"Like a smoldering ember that can catch fire again"
What’s the best way to deal with TB?
Dr. Fukushima: Early detection and early treatment. From my point of view, we should employ IGRA and low-dose computerized tomography scans to detect both latent TB infections in high-risk populations and patients with early, active TB. For developing countries with limited healthcare resources, I would recommend a combination of x-rays and IGRA. Treatment is the same worldwide. If done properly – meaning not stopping treatment mid-way – we can cure ninety-some percent of the cases.
What’s the advantage of IGRA versus TST in latent TB testing?
Dr. Fukushima: Several factors favor IGRAs. The biggest is that IGRAs aren’t affected by BCG vaccination, which leads to false positive results with the tuberculin skin test. IGRAs also have a higher specificity and sensitivity, allowing to find 90 % of the true positives. They’re also highly objective, so they’re not affected by the person analyzing the results, and patients only have to come in once. For TST, in contrast, you are supposed to have specialized training to accurately assess them. Even I haven’t had that.
For example, at my hospital, I tested 36 TB patients with the second generation of QuantiFERON ten years ago. That had 86 % sensitivity and tuberculin's was 86 % too. But for healthy people, 78 staff at my hospital, QFT produced only 9 % positive test results in contrast to 94 % false positives with TST. That means the specificity for tuberculin was only 6 %, and 91 % for QFT.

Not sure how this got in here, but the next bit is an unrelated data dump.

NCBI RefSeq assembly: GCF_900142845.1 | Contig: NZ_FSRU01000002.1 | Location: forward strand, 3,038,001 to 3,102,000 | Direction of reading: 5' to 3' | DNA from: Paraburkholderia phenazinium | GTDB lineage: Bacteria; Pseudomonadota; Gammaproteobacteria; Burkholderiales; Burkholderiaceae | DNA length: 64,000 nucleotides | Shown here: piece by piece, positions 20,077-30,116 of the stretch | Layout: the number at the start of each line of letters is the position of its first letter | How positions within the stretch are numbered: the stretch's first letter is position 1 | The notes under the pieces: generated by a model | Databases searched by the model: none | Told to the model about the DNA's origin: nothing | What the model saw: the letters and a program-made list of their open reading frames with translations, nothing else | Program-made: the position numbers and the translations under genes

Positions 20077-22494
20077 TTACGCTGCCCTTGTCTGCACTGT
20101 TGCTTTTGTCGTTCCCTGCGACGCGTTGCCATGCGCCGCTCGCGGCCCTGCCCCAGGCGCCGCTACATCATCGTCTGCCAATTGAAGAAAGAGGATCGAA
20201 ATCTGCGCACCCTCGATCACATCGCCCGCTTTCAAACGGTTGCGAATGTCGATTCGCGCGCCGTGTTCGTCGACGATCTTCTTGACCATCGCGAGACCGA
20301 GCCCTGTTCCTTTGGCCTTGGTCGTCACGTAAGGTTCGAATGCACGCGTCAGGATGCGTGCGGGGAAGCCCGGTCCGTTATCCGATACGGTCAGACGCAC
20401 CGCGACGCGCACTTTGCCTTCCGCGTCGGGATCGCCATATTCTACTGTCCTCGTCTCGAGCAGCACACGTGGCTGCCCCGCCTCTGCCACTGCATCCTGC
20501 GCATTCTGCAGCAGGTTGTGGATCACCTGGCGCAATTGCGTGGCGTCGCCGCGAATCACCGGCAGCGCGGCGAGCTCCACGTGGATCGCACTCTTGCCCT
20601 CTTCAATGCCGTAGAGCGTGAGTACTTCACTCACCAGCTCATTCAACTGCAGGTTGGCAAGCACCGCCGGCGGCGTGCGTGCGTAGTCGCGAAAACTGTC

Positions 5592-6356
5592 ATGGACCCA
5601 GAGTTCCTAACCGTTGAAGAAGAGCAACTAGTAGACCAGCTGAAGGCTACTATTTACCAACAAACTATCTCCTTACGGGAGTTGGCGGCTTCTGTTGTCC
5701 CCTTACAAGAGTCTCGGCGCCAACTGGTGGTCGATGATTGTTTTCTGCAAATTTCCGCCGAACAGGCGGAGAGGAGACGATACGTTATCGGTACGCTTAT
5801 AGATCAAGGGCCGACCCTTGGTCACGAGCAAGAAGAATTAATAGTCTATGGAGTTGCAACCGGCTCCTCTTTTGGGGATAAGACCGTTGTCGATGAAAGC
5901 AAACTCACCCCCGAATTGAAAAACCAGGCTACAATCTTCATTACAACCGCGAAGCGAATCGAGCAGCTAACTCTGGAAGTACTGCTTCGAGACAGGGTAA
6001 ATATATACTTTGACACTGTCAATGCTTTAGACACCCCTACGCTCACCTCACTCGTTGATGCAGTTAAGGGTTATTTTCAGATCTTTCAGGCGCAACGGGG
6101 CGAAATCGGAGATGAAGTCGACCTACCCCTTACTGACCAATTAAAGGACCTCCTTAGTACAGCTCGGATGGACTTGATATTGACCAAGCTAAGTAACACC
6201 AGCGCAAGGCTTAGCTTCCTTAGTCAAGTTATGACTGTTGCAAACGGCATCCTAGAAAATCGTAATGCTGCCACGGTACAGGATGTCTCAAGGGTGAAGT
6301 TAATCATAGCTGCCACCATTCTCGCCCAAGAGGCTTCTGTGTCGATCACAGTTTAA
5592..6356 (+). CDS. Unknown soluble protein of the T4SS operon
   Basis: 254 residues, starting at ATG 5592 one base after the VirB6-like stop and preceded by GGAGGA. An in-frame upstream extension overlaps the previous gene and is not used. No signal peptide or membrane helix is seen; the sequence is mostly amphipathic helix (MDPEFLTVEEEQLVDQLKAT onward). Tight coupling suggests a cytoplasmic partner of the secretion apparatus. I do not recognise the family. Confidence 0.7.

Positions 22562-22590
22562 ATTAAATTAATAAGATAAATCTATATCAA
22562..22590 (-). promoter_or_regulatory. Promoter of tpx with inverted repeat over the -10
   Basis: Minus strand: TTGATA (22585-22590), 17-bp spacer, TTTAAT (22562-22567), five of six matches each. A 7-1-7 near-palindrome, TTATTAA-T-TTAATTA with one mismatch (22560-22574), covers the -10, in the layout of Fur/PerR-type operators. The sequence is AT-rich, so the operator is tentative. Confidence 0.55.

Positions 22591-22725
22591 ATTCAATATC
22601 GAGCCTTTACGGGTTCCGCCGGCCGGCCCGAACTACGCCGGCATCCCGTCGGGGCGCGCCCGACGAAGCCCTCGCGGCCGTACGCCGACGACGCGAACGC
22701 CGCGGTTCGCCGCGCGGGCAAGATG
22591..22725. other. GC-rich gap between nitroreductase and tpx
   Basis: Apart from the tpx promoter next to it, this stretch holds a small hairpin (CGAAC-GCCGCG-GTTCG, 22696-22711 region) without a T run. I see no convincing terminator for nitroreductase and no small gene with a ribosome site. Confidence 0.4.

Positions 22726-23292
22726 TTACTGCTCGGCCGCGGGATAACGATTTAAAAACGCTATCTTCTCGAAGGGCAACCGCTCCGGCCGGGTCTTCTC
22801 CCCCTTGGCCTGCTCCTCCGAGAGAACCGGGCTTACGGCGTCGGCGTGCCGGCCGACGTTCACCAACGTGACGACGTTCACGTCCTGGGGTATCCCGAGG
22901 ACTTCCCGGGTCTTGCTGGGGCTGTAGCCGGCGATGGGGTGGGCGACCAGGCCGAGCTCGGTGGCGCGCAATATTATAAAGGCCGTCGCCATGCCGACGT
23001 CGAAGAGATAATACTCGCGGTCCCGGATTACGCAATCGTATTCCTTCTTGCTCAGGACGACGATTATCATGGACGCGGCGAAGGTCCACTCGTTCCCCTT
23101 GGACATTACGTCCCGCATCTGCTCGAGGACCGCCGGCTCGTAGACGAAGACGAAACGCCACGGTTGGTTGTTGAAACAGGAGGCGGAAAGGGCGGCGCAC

What’s the main difference between QFT-Plus and the former test generations in your view?
Dr. Fukushima: The biggest difference between QFT-Plus and former generations is the incorporation of CD8+ T-cell response data in addition to the measurement of CD4 T-cell response. This allows the test to measure a broader range of immune response.
What are the technology’s potential benefits?
Dr. Fukushima: When we test someone positive for LTBI, at this point nobody knows whether we are facing a recent or older infection. Early research suggests that, thanks to the CD8+ data, going forward it might be possible to differentiate this. Meanwhile, we might be able to identify individuals who have a higher risk to progress to active TB.
Another point is that the CD8+ technology promises to deliver higher sensitivity and specificity in patients at greatest risk for TB infection, particularly individuals co-infected with HIV and elderly patients with lower levels of CD4, i.e. a weaker immune system. About 30 % to 40 % of elderly patients have non-functioning immune systems and will thus likely test negative for LTBI even if infected. And the older a patient gets, the lower the CD4 level, which makes it more difficult to detect TB infection regardless of the method used.
Is this also reflected in your research results?
Dr. Fukushima: If a person is 80 years or younger, I found the test results generated with QFT and QFT-Plus to be comparable. They had a sensitivity of 91 % and 94 %, respectively. But for those 80 years or older, QFT-Plus seems to provide better performance. Here, QFT-Plus shows a sensitivity of 83 % compared to 74 % for the third-generation – and I think the difference would be more pronounced in a larger patient sample with several thousand over 80.
What’s the difference between QFT-Plus and other IGRAs?
Dr. Fukushima: It’s obvious. I’ve found both QFT and QFT-Plus to be significantly more sensitive both in the overall patient population and in individuals over 80.